Hamlin's 202.74 mph lap wins pole at Michigan
This time, he left no doubt as to who had the fastest car. Hamlin’s No. 11 Joe Gibbs Racing Toyota was fastest in opening practice--and fastest in all three rounds of knockout qualifying at Michigan International Speedway.
For the second straight week, Hamlin and JGR teammate Kyle Busch (202.731 mph) will start 1-2. Hamlin edged Busch by 0.011 seconds to earn his second Busch Pole Award of the season, his first at Michigan and the 28th of his career.
A victory from the pole would continue Hamlin’s streak of at least one victory per year, starting with his 2006 rookie season.
“It is a very important streak,” Hamlin asserted. “I think about it… I thought it was all over in 2013, the year that I broke my back (in a wreck at Auto Club Speedway), and we won in the final race of the season to keep the streak alive.
Busch was on pace for the pole before losing time through Turns 3 and 4 in the money round.
“I thought 3 and 4 went OK,” Busch said. “Certainly, I don’t think it was my best time through there. The first couple of runs, we’d been fighting ‘loose,’ so you kind of drive a little differently to be ready for the loose situation, and then on the final run, we were tight.
“You guard your entry or guard your center or whatever you do for the loose, and that doesn’t happen, and you’re tight, and then you’re too tight because you guarded for the loose. Just ever so slightly just missed it, I guess. Overall, I didn’t think we were going to qualify there, so we’re certainly pleased with that.
“Denny’s been fast so far from unload, so good for them to capitalize on that.”
Kevin Harvick, like Busch a six-time winner this season, qualified third at 202.100 mph. Erik Jones was fourth at 201.805 mph, putting three Gibbs Toyotas in the top four on the grid.
The Richard Childress Racing duo of 2018 Daytona 500 winner Austin Dillon and Ryan Newman will start from the third row after qualifying fifth and sixth, respectively. Martin Truex Jr., Ryan Blaney, Joey Logano and Alex Bowman completed the top 10.
The No. 19 Toyota of Daniel Suarez, who had posted the third fastest lap in opening practice, twitched out of control in Turn 2 in the opening round and tapped the outside wall. Suarez posted no time for the session and will start from the back of the field.
“I just got loose,” said Suarez, who had asked for adjustment after his car felt slightly tight in practice. “We just crossed the line. Once we got in the gray (out of the preferred groove), it was like being on ice.”
Suarez was optimistic his team could fix the cosmetic damage and get it ready for Saturday’s two practice sessions and Sunday’s race.
“I think we’ll see the 19 passing a lot of cars on Sunday,” Suarez said.
Starting Position: 1st
How confident were you that your time would hold up for the pole?
“I actually wasn’t that confident – I didn’t get all of it for sure, but the team gave me a great driving car and one that was just easily and consistently able to back-up times and time after time we got faster on the race track today. Proud of this whole FedEx Toyota team. These guys are really stepping up and we’re starting to make a little hay now.”
How does this pole speak to the hard work of this team in recent weeks?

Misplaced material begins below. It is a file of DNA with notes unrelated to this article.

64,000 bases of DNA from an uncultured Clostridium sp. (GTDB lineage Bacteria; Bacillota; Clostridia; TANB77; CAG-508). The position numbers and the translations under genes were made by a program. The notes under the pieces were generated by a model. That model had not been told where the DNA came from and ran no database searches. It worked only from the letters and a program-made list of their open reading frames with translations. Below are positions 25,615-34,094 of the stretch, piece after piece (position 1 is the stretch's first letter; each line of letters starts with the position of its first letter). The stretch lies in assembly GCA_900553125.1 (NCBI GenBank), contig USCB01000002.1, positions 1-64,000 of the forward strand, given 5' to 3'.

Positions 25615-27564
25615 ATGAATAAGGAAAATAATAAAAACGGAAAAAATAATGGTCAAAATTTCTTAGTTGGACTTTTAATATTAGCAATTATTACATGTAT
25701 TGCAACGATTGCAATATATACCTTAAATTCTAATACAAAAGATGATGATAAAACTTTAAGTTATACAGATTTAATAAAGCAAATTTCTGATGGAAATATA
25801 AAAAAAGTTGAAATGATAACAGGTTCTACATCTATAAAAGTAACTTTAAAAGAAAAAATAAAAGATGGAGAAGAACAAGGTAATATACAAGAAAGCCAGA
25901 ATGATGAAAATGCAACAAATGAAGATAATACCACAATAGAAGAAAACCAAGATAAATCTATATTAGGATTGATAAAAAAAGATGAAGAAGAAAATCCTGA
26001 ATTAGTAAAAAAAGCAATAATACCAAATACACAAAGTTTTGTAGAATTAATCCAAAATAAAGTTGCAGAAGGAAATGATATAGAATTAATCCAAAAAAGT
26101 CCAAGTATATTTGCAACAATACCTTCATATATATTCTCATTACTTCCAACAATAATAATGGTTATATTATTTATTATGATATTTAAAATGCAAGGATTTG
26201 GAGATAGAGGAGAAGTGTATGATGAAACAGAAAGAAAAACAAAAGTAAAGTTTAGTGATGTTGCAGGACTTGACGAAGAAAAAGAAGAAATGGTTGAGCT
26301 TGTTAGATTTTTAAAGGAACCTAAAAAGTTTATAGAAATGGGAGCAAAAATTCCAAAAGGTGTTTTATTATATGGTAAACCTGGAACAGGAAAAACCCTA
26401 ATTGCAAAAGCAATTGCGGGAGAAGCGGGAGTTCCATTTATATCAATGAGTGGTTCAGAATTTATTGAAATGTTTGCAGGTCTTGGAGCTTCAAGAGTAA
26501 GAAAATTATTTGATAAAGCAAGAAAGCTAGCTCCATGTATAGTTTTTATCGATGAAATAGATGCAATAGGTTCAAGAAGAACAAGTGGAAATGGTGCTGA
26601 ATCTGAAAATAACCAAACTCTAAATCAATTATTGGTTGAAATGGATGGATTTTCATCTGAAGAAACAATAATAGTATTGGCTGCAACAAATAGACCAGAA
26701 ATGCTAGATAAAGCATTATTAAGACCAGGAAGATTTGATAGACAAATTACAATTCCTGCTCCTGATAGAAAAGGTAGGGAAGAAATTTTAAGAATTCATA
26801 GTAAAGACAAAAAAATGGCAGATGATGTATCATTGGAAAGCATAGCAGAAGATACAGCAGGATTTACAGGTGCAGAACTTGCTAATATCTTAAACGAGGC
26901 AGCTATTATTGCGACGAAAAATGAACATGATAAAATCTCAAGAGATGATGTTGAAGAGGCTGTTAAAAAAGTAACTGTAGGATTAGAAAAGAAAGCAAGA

“We love to see results when you work so hard. The toughest part is when you work really hard and you don’t get the results and really we had unfortunate circumstances happen to us last weekend with that stop, but overall just been so happy with our performance. Showing up today with a car that was just driving great all day.”
What is it you’re looking for in race trim tomorrow?
“We have to get it driving just like it is right now – consistent and easy to drive at this point. You have to make sure you have that same sustainability in race trim for 200 laps around here.”
What does it mean to get the pole here at Michigan?
“We’re working hard and every team works hard, but I especially have worked harder in the last two months for sure than I’ve ever had to before to figure out what we need to do to be better and be faster and get better finishes. Unfortunately last week we had a bad finish because of something that I felt like was out of our control with that pit stop deal with Brad (Keselowski), but I think we’re starting to see results. You can definitely see that we’re gaining speed, gaining momentum even though the finish doesn’t necessarily show it. I’m very optimistic about this week. This is a race track that we have had success as before and never qualified on the pole here before, but we have a car that’s been driving good all day and if we can duplicate that and have it driving the same in race trim, it should be a great day for us.”
Do you feel like you have as much or more speed than last year?
“It’s been just crazy things that have happened that you think can’t possibly happen. We have had a tremendous amount of bad luck – luck and preparation and you get into that whole quote thing, but last week was luck from our standpoint. We weren’t doing anything and then we got a penalty from our side, from someone running over our pit crew guys so that was a crazy sequence and weeks before that. As far as speed, off the front three guys I feel like we’ve been off a little bit all year. I feel like there was a time in the spring and early summer where I felt confident that we were the fourth fastest car every week and then the last month and a half came and we just struggled at some race tracks and just perplexing that I could get in the car and drive correctly or not the way that I needed them to driver. Now we’re starting to turn back the other way and be pretty fast again. I think we’ve really worked on the right things to get us to this point and nothing is more frustrating than working as hard as I have and the team has over the last two months and not getting any results. Now hopefully these two poles in a row will lead to leading more laps, winning more stages and winning races and then becoming someone that can contend with the top guys, that’s the ultimate goal. We can’t take anything for granted at this point, passing through the first round of Playoffs used to be just a breeze and a month and a half ago I said I was scared to get through the second round. If we run like this, we will be fine.”
How important is your win streak from year to year?
“It is, it is a very important streak. I think about it and I thought it was all over in 2013 – the year that I broke my back and we won in the final race of the season to keep the streak alive. You look back at the really great drivers of NASCAR and they had long streaks – 10 years and above of winning in a row and you just want that to go on for sure, it’s important.”
Have you met Jim France or how well do you know him?